In a nutshell: No one likes bench-marking, analytics and OCD-level preparation better than CJF.

What Franklin said: “You are going to have some opponents who you are going to play every year who are going to be challenging. How do you make sure in the off-season from a coaching perspective that you emphasize them? Everybody in the country does summer studies or summer game plans against certain opponents, whether it’s the first four games plus two or three (additional) opponents. I know that some of these teams that have long-standing rivalries treat those teams completely differently and approach them differently all year along, with countdown clocks type of thing in their building.

“For us, it’s more of an awareness. Every year we’re in the league, we get more familiar. I think the biggest thing is the things that are outside the conference that you can control. The conference is what it is. It’s all the other thing outside of the conference from the standpoint — from a scheduling perspective, from a facilities perspective, from a technology perspective — that there are things that we can try to control to find an edge.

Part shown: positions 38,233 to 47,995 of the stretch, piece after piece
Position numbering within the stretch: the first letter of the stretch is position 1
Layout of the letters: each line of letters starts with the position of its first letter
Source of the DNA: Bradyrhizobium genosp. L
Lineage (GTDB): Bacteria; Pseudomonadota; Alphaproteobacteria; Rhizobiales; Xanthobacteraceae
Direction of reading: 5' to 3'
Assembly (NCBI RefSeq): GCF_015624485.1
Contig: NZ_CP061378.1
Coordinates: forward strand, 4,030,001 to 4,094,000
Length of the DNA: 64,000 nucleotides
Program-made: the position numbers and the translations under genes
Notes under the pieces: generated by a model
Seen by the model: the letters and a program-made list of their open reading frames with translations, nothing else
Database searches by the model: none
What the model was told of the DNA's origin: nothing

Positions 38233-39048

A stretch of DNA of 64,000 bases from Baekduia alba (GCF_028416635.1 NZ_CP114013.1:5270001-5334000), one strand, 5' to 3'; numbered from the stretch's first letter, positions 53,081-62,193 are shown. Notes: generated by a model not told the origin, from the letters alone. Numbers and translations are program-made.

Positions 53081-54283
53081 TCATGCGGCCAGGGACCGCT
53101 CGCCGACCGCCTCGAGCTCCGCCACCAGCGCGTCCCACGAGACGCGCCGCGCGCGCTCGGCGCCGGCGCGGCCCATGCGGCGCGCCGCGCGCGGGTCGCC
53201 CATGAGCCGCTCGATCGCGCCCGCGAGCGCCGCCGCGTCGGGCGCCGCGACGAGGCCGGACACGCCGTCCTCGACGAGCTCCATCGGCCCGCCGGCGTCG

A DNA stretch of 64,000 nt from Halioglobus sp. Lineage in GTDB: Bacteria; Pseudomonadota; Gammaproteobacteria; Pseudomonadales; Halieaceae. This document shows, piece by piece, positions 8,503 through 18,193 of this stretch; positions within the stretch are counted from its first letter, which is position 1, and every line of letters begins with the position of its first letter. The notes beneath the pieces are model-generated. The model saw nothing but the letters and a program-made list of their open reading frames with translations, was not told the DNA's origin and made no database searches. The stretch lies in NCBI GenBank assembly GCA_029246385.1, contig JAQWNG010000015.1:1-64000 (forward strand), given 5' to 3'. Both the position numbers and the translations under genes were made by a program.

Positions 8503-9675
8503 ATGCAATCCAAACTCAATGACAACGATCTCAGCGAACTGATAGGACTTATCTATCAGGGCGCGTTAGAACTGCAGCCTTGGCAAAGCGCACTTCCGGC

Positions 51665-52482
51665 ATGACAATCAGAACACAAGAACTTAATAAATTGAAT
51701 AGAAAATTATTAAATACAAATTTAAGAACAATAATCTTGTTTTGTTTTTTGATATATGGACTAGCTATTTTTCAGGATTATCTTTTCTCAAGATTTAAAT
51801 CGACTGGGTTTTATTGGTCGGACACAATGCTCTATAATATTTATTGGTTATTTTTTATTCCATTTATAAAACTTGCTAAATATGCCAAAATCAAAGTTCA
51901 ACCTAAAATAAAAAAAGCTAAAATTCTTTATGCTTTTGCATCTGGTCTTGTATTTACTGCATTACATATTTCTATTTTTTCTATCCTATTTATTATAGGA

“The best teams have identified what you weaknesses are on film and they’ve identified what your weaknesses are as an organization. That’s why it’s so challenging. And you see the passion from the fan bases. Sometimes the aggressiveness comes from the coaching staffs from a competitive standpoint, because that’s what is happening year-round. People are identifying what your weaknesses are as an organization and as a program. And they’re attacking them year-round. They’re attacking from the football field, on scheme. They’re attacking it from recruiting, through knowledge that they’ve earned about your organization. That’s why it is so challenging.”

Mike Poorman has covered Penn State football since 1979, and for since the 2009 season. His column appears on Mondays and Fridays. Follow him on Twitter at His views and opinions do not necessarily reflect those of Penn State University.